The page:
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Although many people would think foods such as soy, milk, wheat, and eggs are hard to avoid, they generally have good substitutes, and health food and allergy foods cater to people with these allergies. Garlic, though, is in just about everything.
I have "met" many people who are allergic to garlic and agree that it is almost impossible to avoid. Therefore I saw a need for this section of FAST. Many people may not yet know that garlic is present in so many items, and may be reacting to an unknown allergen when ingesting foods. It's not as commonly tested with food allergy tests, either. So it is my hope that this page will help those who not only know about their garlic allergy, but also may suspect one.
One time we purchased a whole case of a new canned tomato soup which did not list garlic as an ingredient (in fact, I don't even believe it said "spices," though I could be wrong). Suspicions arose in my mind when I noticed the border all around the label was graphics of garlic cloves! A call to the company revealed that garlic was present. They were very suspicious of us and at first did not want to give out the information, thinking we were a rival company. They said that by law they do not need to list garlic as an ingredient, and if they did that other companies would copy their product! Unfortunately, FDA labeling laws are currently such that they allow companies to have labels such as these.
In early 1998, I started reacting every evening to something I was ingesting either at lunch or dinner (since it takes me, typically, a few hours to react if I only ingest a minute amount of an allergen). The reaction was mild diarrhea accompanied with a painful stomach-ache. Sure enough, the ketchup I was using nearly every evening had unlabeled garlic! One ketchup company said people with allergies to garlic would honestly be much better off making their own, because people like us would never find a ketchup without garlic -- labeled or otherwise.
Current labeling laws let them label garlic oil as a "spice." Note: Companies are required to list garlic; but not garlic in all of its forms. Many, many companies use "garlic oil" and simply list it collectively with "spices." Companies may not even know that garlic is in their product, since they purchase different components/flavorings from different companies.

What Can I Do?

In order to make your situation known, you cannot just sit idly by and hope that someone else does something about it. Call or write to companies (it can be more helpful to ask for responses in writing; include a SASE) and make sure that their products are garlic-free. I recommend not trying any spicy product or product that says "spices" or "natural flavorings/flavors" until you have called and have been 100% assured that garlic (aside from your other allergens, as well) is not present.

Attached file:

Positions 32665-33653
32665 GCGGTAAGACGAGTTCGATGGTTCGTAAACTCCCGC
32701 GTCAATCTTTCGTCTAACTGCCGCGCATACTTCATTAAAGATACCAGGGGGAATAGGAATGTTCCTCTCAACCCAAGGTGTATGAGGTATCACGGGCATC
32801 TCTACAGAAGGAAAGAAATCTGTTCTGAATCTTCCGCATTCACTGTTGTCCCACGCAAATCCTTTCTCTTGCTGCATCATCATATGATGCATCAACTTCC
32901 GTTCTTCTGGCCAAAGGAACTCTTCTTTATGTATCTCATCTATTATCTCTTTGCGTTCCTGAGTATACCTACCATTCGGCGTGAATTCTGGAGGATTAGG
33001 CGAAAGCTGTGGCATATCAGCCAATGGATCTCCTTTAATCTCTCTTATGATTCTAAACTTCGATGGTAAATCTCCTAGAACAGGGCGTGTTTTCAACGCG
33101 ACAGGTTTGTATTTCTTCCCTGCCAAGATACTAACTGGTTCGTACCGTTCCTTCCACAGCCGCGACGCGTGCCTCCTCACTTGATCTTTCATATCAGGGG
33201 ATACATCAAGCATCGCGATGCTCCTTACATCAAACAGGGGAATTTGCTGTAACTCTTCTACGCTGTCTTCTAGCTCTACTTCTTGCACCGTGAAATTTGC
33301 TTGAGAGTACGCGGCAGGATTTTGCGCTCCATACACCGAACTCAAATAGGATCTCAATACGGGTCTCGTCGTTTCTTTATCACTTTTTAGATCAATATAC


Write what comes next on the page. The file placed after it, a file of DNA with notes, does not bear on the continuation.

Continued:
Garlic-Free Recipes

Our family loves spicy foods, and this can cause some problems since garlic is in almost all store-bought spicy foods. However, garlic is NOT NEEDED to make a food spicy. Peppers, if you are not allergic to them, are a GREAT substitute, taste better, and don't give you stinky old garlic breath! The salsa recipe on this page can be used as a dip for chips, and can also be used as flavoring (for example, we puree it and put it in refried beans for use in tacos and as nachos). Bon apetite!


(Why in the world would you need a recipe for ketchup? Store-bought ketchups often contain wheat, corn, garlic, and other spices within their flavorings! By making your own, you can control what ingredients are in the ketchup. If you're allergic to some of the spices mentioned below, experiment with the recipe and use ones that you can have instead.)
Melissa Taylor (with thanks to Suzanne Lichtenstein for a couple of ingredient tips.)
6 oz. can of tomato paste (Contadina brand is recommended by Suzanne)
1 tablespoon apple-cider vinegar
1/4 teaspoon salt
1 1/2 teaspoon hot sauce (purchase one made with apple-cider vinegar rather than "normal" vinegar, which can contain wheat, and call on any other questionable ingredients before using)
1/4 teaspoon onion powder
1 tablespoon molasses
3 tablespoons water
Dash pepper
Dash celery salt
Add all ingredients to a bowl; stir until fully combined. Add to a ketchup container for "normalcy" if desired (you can purchase a squeeze bottle), and store in the fridge.
Use on French Fries, burgers, and any recipes that call for ketchup!